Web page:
[1] Usually, people say Amen at the end of a prayer. But Jesus used this Hebrew word at the beginning of a statement, which was unique. The inspired writer simply transliterated the Hebrew word that Jesus spoke, instead of using a Greek term. This translation does the same in English. The basic meaning is I solemnly tell you the truth.  For more information about this, see FAQ #1 at wartburgproject.org/faqs

3. What is Jesus doing with the law that the Lord had given to his Old Testament people through Moses?

4. What is the ultimate purpose of God’s law for sinners like us?

  
Answers:
1. Our Savior’s call to holy living leads us to have a healthy fear of sin. What a warning God provides us in David! When the king was at the height of his power and full of God’s blessing, his great fall began. Why? Because he toyed with sin. He let lust fester and morph into adultery. He spoke lies until deception ruled his heart. He let selfishness metastasize into a godless disregard for any life but his own. He thought he could toy with sin, but in the end it was sin and Satan that toyed with him. Jesus’ call to live a holy life is like a mother warning her child to beware of a hot stove. It is a call motivated by love and meant for our safety.

2. Paul’s encouragement to live a holy life serves as a great model for preaching sanctification to a congregation. He does not speak to them as heathens, but as people who are in fact living in order to please God. Paul’s words, then, instruct and admonish them to do this more and more. The authority behind his preaching of sanctification did not come from Paul’s life but from the authority of Christ himself. This is what Christ wants! The Thessalonians faced the same problem we do: we know what God wants; we understand it; we just don’t do it consistently. Paul applies the warning of God’s Law and the calling of God’s Gospel. Paul repeatedly emphasizes this: You know it, so now we urge you to do it more and more.

3. Jesus is taking the divine law into his hands and explaining it spiritually. Sinful human beings naturally have a shallow and corrupted understanding of what God created us to be and what he now demands of sinners. Jesus teaches us that the fulfillment of the law is more difficult than simple, outward actions.

4. The ultimate purpose of God’s law for sinners is to make us conscious of our sin and our desperate need for a perfect Savior from sin. The message of the gospel then graciously and perfectly supplies our need by proclaiming that Jesus has done everything to save us from our wickedness.

Jesus commands us to be holy in our relationships with our brothers, our adversaries, our bodies, our spouse, and our God. Hearing his instructions for the Christian life, we see that God is far holier than we can imagine! How high Jesus sets the bar here: not just acts, but thoughts—not just words, but attitudes, are judged by our God! In the place of a pharisaical form of godliness, Jesus calls for true spiritual righteousness. God’s demands of holiness only highlight the depravity of our sinful nature. Let the preacher bring God’s Law in all its severity and preach his hearers down to hell, until the flesh despairs of itself and can only cry, “Lord, have mercy on me, a sinner!” boldly proclaim that the Savior who preaches the holy life is the Savior who lived the holy life as our Substitute. Proclaim forgiveness that is greater than our depravity and mercy that far outweighs our wickedness.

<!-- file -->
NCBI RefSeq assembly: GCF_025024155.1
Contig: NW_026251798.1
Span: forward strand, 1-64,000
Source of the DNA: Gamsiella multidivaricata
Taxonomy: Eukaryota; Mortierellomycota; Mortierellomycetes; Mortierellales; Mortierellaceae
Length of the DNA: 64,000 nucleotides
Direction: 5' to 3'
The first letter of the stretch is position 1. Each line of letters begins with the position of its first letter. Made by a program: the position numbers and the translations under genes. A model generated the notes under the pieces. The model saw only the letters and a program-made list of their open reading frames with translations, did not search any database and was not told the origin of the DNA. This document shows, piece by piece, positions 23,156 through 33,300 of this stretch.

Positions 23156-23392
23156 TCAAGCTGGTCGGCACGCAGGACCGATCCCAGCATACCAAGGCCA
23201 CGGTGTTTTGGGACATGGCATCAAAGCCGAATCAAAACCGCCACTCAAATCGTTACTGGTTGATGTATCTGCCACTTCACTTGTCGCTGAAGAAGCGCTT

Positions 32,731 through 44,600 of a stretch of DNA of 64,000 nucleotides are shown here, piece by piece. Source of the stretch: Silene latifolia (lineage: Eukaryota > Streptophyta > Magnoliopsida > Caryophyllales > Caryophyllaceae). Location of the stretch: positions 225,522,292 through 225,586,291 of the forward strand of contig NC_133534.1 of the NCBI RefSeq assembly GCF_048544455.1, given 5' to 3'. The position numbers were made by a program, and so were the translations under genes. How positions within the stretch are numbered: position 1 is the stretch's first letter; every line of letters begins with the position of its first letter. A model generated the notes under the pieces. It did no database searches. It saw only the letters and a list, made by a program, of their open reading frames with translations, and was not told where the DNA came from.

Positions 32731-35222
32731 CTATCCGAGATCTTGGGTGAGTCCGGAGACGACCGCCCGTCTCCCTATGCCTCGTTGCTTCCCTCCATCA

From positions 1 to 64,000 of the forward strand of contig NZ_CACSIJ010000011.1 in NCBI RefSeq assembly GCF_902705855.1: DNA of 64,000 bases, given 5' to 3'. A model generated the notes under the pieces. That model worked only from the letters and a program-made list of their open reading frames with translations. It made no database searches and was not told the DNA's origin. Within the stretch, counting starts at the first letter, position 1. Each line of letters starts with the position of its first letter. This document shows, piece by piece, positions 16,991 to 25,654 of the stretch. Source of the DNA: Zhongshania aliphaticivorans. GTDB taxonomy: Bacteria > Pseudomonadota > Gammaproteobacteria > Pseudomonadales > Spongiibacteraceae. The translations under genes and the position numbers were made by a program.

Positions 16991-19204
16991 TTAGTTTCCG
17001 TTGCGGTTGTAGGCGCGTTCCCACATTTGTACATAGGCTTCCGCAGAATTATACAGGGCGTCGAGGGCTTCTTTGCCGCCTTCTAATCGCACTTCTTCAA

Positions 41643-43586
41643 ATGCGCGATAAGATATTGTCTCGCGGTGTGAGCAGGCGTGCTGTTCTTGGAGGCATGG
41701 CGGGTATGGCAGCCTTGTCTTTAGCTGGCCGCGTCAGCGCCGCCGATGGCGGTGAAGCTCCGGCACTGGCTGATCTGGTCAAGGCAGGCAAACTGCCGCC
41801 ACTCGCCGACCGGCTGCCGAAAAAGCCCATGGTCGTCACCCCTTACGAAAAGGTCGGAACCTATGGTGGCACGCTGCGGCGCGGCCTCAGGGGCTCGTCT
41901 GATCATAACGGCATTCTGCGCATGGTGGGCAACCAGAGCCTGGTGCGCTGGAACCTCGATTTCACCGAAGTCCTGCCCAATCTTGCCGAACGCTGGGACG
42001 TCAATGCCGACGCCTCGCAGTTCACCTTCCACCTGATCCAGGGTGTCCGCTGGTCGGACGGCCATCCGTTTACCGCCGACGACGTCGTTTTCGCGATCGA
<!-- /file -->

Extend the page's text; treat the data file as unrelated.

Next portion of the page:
Putting your faith into action
There’s so much more to righteousness than we thought! How many people have felt good about themselves for never murdering, stealing, or cheating on their spouses—and then Jesus says we’re not just stewards of our bodies; we’re also stewards of our thoughts! It sure is a good thing he paid for all our sins! With that kind of righteousness from him, we get the happy motivation to work on our deeds, words, and thoughts as thank offerings to him who loves us and freed us from our sins.

A reading from the Book of Concord for the Sixth Sunday after Epiphany
182] Now this commandment is easy enough, and has been often treated, because we hear it annually in the Gospel of St. Matthew 5:21ff, where Christ Himself explains and sums it up, namely, that we must not kill, neither with hand, heart, mouth, signs, gestures, help, nor counsel. Therefore it is here forbidden to every one to be angry, except those (as we said) who are in the place of God, that is, parents and the government. For it is proper for God and for every one who is in a divine estate to be angry, to reprove and punish, namely, on account of those very persons who transgress this and the other commandments.

183] But the cause and need of this commandment is that God well knows that the world is evil, and that this life has much unhappiness; therefore He has placed this and the other commandments between the good and the evil. Now, as there are many assaults upon all commandments, so it happens also in this commandment that we must live among many people who do us harm, so that we have cause to be hostile to them.

184] As when your neighbor sees that you have a better house and home [a larger family and more fertile fields], greater possessions and fortune from God than he, he is sulky, envies you, and speaks no good of you. Thus by the devil's incitement you will get many enemies who cannot bear to see you have any good, either bodily or spiritual. When we see such people, our hearts, in turn, would rage and bleed and take vengeance. Then there arise cursing and blows, from which follow finally misery and murder. Here, now, God like a kind father steps in ahead of us, interposes and wishes to have the quarrel settled, that no misfortune come of it, nor one destroy another. And briefly, He would hereby protect, set free, and keep in peace every one against the crime and violence of every one else; and would have this commandment placed as a wall, fortress, and refuge about our neighbor, that we do him no hurt nor harm in his body. – Large Catechism, 5th Commandment (paragraphs 182-184)

Hymns: 471; 283; 285; 459

1  Renew me, O eternal Light,
And let my heart and soul be bright,
Illumined with the light of grace
That issues from your holy face.

2  Destroy in me the lust of sin;
From all impureness make me clean.
Oh, grant me pow’r and strength, my God,
To strive against my flesh and blood.

3  Create in me a new heart, Lord,
That gladly I obey your Word.
Oh, let your will be my desire
And with new life my soul inspire.

4  Grant that I only you may love
And seek those things which are above
Till I behold you face to face,
O Light eternal, through your grace.

Text: Johann F. Ruopp, 1672–1708, abr.; tr. August Crull, 1845–1923, alt.